For births after 1914, marriages after 1929, and deaths after 1939, requests should be addressed to:

Registrar General​
PO Box 4600
Thunder Bay, ON
P7B 6L8

Criminal Records

Genealogical Societies

Land Records

Although there were a few French settlements in the Detroit-Windsor area in particular, there was not intensive white settlement in Ontario until the arrival of the Loyalists. Ontario was originally part of the province of Quebec. When it became a separate province in 1791, it was known as Upper Canada, then Canada West from 1841 and at Confederation (1867) it took the name of Ontario. The province is divided into counties, or districts in less populated areas, which are divided into townships.

Upper Canada Land Petitions (RG 1 L3)

The index of the Upper Canada Land Petitions, 1763-1865 is available online. The database also includes references to land petitions that were submitted to the Civil Secretary of Upper Canada. Those petitions are part of the series Upper Canada Sundries, 1791-1841 (RG 5 A1).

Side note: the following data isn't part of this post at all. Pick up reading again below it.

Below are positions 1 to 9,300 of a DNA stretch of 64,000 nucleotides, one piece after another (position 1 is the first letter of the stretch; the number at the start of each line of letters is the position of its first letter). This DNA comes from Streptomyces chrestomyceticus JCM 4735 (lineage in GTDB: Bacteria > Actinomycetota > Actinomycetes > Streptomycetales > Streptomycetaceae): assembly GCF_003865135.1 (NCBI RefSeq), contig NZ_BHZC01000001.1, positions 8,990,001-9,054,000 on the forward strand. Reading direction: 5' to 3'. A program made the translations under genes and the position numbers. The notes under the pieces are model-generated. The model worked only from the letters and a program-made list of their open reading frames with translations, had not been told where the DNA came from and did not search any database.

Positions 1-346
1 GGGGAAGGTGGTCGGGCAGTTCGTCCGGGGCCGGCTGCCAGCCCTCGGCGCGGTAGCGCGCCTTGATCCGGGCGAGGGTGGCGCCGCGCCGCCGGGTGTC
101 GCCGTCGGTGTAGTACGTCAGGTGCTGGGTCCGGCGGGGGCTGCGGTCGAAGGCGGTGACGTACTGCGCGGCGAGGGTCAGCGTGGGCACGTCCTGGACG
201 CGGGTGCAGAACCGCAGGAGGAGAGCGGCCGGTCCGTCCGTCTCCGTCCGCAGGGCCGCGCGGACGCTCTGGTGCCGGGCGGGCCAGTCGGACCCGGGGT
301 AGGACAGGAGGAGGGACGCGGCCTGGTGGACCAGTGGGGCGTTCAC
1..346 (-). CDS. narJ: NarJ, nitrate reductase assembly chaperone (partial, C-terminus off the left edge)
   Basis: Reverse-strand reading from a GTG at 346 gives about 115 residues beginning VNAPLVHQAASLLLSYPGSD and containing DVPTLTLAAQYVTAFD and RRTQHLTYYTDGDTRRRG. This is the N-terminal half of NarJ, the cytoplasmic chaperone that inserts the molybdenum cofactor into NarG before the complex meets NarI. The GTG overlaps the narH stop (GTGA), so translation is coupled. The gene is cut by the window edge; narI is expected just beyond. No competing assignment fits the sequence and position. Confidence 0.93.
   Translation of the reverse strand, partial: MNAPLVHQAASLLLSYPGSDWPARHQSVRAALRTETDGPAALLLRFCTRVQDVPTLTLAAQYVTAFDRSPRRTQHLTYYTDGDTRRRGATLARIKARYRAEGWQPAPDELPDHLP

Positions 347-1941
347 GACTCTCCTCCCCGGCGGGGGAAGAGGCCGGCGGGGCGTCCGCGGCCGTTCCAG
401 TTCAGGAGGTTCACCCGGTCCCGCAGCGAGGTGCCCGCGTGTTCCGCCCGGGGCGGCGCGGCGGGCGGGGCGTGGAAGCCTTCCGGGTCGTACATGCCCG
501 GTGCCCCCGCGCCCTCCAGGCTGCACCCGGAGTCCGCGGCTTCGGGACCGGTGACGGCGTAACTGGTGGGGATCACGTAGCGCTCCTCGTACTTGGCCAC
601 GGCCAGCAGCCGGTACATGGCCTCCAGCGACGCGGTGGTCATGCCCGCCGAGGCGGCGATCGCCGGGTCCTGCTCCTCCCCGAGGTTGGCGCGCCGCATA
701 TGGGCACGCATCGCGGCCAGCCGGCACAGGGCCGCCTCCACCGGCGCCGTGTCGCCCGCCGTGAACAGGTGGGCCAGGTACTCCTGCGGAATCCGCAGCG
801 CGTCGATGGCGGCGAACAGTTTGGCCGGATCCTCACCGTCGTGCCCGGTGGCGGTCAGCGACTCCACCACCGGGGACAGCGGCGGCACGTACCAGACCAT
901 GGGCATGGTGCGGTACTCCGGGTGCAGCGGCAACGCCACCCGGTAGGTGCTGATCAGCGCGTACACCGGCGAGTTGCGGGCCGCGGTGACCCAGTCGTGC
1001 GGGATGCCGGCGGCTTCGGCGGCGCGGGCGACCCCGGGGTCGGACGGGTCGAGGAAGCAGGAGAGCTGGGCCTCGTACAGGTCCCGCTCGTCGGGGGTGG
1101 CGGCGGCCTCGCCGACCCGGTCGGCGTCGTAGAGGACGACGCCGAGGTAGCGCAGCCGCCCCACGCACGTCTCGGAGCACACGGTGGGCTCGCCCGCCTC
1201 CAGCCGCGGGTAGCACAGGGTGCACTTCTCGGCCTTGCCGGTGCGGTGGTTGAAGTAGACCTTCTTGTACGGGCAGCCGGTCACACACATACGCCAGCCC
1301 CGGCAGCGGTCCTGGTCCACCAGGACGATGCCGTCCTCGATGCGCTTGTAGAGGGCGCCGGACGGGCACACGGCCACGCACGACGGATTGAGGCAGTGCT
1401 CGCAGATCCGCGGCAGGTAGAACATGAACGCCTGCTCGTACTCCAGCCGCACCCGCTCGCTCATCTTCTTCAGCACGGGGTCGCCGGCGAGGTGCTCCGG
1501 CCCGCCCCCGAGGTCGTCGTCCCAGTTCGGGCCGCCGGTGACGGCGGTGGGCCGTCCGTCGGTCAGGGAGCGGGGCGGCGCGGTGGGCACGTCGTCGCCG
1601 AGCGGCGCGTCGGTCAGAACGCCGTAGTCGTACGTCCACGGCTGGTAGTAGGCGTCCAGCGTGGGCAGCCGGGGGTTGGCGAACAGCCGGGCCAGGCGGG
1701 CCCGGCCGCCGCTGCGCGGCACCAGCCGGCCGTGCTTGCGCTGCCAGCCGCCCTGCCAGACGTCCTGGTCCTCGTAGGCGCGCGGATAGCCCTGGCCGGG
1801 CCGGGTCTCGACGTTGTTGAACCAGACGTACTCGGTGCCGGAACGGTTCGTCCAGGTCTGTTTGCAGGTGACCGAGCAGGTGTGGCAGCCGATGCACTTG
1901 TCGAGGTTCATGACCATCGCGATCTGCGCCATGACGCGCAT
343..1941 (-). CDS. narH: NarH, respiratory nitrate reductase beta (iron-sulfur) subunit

Upper Canada Land Board, 1765-1804 (RG 1 L4)

Land Boards were established in 1789 to facilitate settlement in the districts then known as Hesse, Nassau, Lunenburg and Mecklenburg by granting certificates of location to the early settlers.

The records include:

  • minutes;
  • reports;
  • correspondence; and
  • instructions or regulations for the operation of the Land Boards.

The index of the Upper Canada Land Board is available online. It includes names of settlers and references to the original records such as volume, page and microfilm reel numbersp>

Heir and Devisee Commission - Upper Canada, 1797-1804 (RG 1 L5)

The Heir and Devisee Commission was established in 1797 to clarify the titles to lands.

Records can include:

  • affidavits;
  • bonds;
  • location certificates;
  • powers of attorney;
  • orders-in-council;
  • copies of wills;
  • mortgages;
  • deeds of sale; and
  • testimonial letters.